God is not like all the slave drivers you’ve ever known in your life.  God is not like the insatiable gods of imperial productivity that would prefer you to be a ‘human resource’ rather than a human being. Even our favorite sports teams, that offer us so much needed fun, can lead to deepening our despair as they worship at the altar of virility, power, and wealth all in the pursuit of winning.  This can add to our own anxiety and restlessness, and manifest in further violence. By contrast, covenantal relationship with God is rooted in fidelity, mercy, compassion and forgiveness –the things that make us human rather than merely being a commodity.

Come away with me.  Jesus offers a simple antidote to a culture of overworking. Jesus offers relief for our languishing spirits. It’s sometimes called Sabbath-keeping. The good thing is you don’t need anything special to keep the sabbath. You don’t have to travel to some exotic destination.  You don’t need Instagram worthy wow.  Sabbath keeping can be as simple as pausing again to take a breath or to say the Lord’s Prayer.

You and I need the sabbath. The need for sabbath is built into creation itself. God rested on the seventh day from all the work God had done (Genesis 2:2).  The commandment about the sabbath is the longest of the commandments.  It takes up nearly one-third of the Ten Commandments.  As Rabbi Abraham Joseph Heschel once pointed out, the Sabbath is the only one of God’s creations called holy.  Everything else is merely called ‘good.’  The sanctification of time preceded the sanctification of persons. The voice of God enters systems of oppression and declares “Let my people go!” (Exodus 5:1) Let my people depart from systems of endless production. God restores my soul and anoints my head with oil. My cup is filled to overflowing.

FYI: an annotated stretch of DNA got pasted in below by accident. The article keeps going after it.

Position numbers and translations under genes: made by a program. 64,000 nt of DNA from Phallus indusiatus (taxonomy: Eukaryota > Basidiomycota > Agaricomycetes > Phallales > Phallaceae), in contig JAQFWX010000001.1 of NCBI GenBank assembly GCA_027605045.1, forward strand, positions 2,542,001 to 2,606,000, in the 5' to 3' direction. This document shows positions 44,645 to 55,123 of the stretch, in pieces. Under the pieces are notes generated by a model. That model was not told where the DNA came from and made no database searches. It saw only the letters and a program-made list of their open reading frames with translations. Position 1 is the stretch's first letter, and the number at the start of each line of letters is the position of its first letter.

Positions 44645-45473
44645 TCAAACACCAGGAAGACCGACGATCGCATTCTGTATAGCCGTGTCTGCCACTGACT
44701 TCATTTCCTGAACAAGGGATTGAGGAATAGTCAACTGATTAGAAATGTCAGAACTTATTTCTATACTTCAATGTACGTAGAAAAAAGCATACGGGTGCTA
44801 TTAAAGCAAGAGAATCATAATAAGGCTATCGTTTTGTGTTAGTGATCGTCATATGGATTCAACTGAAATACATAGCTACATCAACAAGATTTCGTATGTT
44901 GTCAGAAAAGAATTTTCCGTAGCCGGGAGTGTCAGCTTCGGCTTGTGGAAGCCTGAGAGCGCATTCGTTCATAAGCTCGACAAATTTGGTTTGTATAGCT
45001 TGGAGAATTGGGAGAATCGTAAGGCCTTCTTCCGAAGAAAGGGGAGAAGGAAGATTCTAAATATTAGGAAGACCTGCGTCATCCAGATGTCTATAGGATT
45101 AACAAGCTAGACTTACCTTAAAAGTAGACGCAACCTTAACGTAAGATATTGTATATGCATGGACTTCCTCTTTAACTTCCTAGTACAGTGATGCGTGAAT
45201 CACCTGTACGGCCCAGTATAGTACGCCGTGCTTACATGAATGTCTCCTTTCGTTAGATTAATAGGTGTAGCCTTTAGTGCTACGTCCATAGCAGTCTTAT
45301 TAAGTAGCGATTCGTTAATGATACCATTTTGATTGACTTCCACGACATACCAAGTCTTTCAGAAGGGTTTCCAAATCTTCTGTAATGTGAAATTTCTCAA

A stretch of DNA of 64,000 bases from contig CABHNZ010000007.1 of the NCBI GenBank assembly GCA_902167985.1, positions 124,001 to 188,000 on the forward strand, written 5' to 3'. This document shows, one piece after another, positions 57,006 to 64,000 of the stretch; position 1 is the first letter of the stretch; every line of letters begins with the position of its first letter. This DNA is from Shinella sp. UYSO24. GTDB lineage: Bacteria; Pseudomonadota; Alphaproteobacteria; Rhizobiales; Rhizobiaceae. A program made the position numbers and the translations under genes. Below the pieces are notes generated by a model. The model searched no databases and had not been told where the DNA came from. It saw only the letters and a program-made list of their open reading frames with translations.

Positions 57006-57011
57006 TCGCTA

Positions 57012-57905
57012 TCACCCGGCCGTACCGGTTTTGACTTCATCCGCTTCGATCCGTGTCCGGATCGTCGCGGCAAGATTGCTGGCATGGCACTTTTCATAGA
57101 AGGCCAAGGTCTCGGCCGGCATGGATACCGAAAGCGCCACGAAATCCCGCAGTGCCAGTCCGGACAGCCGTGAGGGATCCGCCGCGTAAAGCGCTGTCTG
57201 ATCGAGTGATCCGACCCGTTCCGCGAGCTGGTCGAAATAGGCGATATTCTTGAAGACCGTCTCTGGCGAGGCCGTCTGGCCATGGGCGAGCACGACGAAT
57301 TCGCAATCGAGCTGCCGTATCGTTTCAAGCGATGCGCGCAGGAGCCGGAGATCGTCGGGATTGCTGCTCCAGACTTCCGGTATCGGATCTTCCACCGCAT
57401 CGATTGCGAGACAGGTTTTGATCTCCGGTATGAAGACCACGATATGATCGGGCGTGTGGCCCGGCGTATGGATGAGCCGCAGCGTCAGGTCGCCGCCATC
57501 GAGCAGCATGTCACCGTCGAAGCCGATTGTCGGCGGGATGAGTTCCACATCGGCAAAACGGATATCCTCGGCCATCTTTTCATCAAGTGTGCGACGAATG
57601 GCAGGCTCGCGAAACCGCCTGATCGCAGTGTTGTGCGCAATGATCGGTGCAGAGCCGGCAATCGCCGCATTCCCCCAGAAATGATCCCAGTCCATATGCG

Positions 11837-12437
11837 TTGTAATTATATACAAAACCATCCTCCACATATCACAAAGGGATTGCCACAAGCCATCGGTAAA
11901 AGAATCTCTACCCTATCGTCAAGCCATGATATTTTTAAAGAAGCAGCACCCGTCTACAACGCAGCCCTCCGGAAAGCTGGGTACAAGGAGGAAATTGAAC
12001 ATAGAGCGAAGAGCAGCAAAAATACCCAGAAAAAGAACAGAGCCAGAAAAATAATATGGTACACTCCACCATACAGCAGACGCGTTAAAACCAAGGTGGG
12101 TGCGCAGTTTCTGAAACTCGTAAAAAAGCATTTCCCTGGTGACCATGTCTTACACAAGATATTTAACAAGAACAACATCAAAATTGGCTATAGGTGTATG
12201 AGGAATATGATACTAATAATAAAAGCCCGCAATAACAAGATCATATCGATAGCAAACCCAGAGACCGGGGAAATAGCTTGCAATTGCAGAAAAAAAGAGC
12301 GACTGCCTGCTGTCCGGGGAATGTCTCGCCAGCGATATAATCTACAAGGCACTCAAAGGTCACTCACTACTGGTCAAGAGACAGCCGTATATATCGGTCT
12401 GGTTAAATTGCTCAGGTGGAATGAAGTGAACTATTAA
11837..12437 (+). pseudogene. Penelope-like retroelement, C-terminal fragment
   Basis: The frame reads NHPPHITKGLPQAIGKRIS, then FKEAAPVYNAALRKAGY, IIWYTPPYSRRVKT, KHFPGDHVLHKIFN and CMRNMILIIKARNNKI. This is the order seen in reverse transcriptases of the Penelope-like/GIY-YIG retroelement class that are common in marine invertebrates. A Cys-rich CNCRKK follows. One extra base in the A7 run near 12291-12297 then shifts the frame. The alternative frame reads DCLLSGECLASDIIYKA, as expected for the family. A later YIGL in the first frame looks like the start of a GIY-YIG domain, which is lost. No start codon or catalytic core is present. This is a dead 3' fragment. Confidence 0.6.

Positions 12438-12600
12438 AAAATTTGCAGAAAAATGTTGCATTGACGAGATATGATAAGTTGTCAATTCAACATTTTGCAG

Even as slaves in Egypt, the people of Israel observed the Sabbath.  The Sabbath was not a day merely for recovering strength.  It was not free time.  It was freedom time.  It was time to recover their identity, time to be re-humanized, re-dignified, reclaimed, and restored.

Our gospel says Jesus had compassion for the crowd for ‘they were like sheep without a shepherd’ (Mark 6:34). How quickly we lose ourselves once we begin to stray from grace. Sabbath reminds us that we are creatures and not the Creator.  Sabbath reminds us we don’t need to be anything more than we already are. Sabbath inspires imagination, rekindles desire, dispels the doldrums of our languishing.  See God shapes us again into a community that says yes to the call to follow Jesus, to love one another and the world.

I leave you today with a poem from Jan Richardson, entitled “Blessing of Rest.”

Blessing of Rest

Curl this blessing

beneath your head

for a pillow.

Wrap it about yourself

for a blanket.

Lay it across your eyes

and for this moment

cease thinking about

what comes next,

what you will do

when you rise.

Let this blessing

gather itself to you

like the stillness

that descends

between your heartbeats,

the silence that comes

so briefly

but with a constancy

on which

your life depends.

Settle yourself

into the quiet

this blessing brings,

the hand it lays

upon your brow,

the whispered word

it breathes into

your ear

telling you

all shall be well

all shall be well

and you can rest

now.

Jan Richardson, Painted Prayerbook.